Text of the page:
Care instructions are available as a PDF for download here: How to care for your gluten free starter

 

Making a Gluten Free Sourdough Starter

It was 7 years ago that I decided to delve into the world of sourdough!  I was pregnant with Precious #6, and I took a sourdough e-course from GNOWFGLINS Traditional Cooking School.  The class was awesome!  The series began with teaching how to make a starter from scratch and then how to use that starter to make everything from breads to cakes.  The course included a pdf for those who learn best from reading, and it featured videos for visual junkies like me–I learn best from watching and doing.  I was able to cultivate a starter from spelt flour (a glutenous ancient grain), tried the recipes in the e-course, and soon converted my own recipes to this more healthful method of preparing breads.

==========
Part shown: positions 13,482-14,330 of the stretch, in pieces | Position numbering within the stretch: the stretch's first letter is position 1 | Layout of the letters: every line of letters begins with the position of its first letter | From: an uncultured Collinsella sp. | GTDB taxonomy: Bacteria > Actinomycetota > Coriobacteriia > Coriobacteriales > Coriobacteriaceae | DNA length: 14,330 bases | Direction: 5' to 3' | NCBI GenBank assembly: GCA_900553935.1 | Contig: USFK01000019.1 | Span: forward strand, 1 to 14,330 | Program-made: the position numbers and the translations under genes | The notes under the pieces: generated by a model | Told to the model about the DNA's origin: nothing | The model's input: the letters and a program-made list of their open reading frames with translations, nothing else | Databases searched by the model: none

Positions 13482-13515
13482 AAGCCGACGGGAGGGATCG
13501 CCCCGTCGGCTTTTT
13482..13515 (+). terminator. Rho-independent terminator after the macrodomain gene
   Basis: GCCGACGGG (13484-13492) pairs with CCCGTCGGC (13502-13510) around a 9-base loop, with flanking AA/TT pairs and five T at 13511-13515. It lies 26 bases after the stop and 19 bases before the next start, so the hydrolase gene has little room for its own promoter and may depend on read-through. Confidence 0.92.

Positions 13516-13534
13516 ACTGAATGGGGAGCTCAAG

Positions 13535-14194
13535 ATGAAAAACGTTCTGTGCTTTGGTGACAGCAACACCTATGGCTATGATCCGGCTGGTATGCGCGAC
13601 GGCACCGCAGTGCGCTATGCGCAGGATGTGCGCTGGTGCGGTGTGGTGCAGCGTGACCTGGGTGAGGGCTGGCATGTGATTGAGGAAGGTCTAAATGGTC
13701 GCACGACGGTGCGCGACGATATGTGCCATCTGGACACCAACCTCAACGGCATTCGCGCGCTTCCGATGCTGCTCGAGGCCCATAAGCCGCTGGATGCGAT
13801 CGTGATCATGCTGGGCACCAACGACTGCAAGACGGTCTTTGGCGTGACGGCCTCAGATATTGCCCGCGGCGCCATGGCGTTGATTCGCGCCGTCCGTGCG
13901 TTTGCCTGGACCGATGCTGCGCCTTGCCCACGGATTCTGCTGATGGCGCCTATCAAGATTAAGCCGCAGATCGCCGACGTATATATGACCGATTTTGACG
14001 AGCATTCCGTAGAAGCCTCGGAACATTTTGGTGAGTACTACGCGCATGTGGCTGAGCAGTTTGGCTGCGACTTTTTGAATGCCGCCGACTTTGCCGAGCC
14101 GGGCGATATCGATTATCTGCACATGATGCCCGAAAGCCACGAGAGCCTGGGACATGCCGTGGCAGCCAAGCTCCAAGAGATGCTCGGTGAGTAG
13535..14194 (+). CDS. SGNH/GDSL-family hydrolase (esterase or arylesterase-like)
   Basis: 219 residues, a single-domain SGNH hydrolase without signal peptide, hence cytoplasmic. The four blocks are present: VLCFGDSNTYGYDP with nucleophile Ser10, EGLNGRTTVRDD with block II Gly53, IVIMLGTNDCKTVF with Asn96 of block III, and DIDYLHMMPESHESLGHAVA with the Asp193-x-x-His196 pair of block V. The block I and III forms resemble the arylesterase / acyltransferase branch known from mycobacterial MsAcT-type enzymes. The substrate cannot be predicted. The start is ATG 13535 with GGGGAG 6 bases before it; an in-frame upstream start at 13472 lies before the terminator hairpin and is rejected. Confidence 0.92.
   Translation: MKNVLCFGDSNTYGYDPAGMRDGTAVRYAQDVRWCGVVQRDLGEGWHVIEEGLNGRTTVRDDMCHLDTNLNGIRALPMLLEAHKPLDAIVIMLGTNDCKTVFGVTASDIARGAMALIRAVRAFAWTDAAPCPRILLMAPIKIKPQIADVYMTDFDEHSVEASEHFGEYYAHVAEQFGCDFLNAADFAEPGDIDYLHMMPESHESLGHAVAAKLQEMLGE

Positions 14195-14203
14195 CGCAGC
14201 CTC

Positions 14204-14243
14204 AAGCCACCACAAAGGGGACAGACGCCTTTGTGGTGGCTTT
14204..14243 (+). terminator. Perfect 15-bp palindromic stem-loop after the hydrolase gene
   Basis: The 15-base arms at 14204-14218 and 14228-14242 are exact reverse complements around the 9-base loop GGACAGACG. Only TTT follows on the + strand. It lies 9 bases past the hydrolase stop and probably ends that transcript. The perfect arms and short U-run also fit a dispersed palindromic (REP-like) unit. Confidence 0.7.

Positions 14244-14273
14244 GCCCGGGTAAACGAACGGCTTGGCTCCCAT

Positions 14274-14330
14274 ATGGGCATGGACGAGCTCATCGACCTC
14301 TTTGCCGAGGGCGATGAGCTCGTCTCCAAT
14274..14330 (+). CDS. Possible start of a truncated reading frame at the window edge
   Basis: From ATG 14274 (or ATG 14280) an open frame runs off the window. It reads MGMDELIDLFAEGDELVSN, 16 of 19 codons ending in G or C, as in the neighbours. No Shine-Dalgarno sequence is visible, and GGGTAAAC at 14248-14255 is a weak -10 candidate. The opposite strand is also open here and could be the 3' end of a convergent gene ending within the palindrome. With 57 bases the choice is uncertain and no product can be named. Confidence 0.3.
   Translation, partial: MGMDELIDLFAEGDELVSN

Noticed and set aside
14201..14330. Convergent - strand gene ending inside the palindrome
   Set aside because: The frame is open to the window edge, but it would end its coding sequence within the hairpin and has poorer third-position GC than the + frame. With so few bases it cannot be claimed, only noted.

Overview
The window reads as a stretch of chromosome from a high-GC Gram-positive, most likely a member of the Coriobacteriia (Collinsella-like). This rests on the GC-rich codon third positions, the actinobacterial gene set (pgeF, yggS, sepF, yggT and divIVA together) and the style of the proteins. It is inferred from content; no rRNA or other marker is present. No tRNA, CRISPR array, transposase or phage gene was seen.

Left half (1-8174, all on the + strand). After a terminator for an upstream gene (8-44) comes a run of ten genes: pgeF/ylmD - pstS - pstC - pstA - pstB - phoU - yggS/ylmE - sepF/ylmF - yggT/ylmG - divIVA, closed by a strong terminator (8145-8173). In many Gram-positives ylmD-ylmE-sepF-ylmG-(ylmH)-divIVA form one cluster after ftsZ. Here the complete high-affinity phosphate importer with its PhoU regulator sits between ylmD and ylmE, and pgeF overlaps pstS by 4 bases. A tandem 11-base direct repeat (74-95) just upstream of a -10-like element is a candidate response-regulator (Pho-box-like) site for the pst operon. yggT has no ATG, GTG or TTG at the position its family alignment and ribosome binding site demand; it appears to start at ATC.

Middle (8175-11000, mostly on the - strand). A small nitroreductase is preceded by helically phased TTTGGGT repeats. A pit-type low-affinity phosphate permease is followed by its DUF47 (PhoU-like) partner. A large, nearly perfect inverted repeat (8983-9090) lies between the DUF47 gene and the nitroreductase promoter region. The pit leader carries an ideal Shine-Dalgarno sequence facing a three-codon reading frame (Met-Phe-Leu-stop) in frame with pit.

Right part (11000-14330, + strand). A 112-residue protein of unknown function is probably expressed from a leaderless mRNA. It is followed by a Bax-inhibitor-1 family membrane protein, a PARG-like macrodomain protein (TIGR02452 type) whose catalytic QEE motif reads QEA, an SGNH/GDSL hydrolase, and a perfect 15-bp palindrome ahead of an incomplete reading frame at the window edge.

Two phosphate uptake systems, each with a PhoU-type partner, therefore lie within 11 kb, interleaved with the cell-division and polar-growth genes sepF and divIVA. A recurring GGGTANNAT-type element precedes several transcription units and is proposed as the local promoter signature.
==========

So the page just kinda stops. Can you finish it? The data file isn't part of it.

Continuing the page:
At the time, we ate a lot of gluten free foods as well.  I had been wheat free for many years, but everything I read about gluten free sourdough, which used a brown rice starter, said it could be difficult to maintain and that it may require re-starting a starter now and then.  I am all for easy, so  No, thank you!  And so I was too intimidated to try.

When I HAD to go gluten free, I missed my sourdough!  Gluten free grains can be more gritty, and I knew my baked goods would not be as nutritious or digestible without the benefits of fermentation.  Eventually I decided to just try it, and I’m so glad I did!  No more guilt for whipping up quick breads, lol!  This gluten free sourdough thing is good, and as it turns out, it’s easy too!  My starter has been going strong for about two years and I have never had an issue.

After sharing a picture of some fresh bread on Facebook, I received a lot of requests for a recipe.  I plan to teach a local class in September, and will give starter to participants, but for anyone who is in a hurry or not local, I decided to share the steps to going gluten free sourdough with you.  The first thing you need is a starter!

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You will need:

Filtered water,

Clean glass mason jar  (for starting your starter!),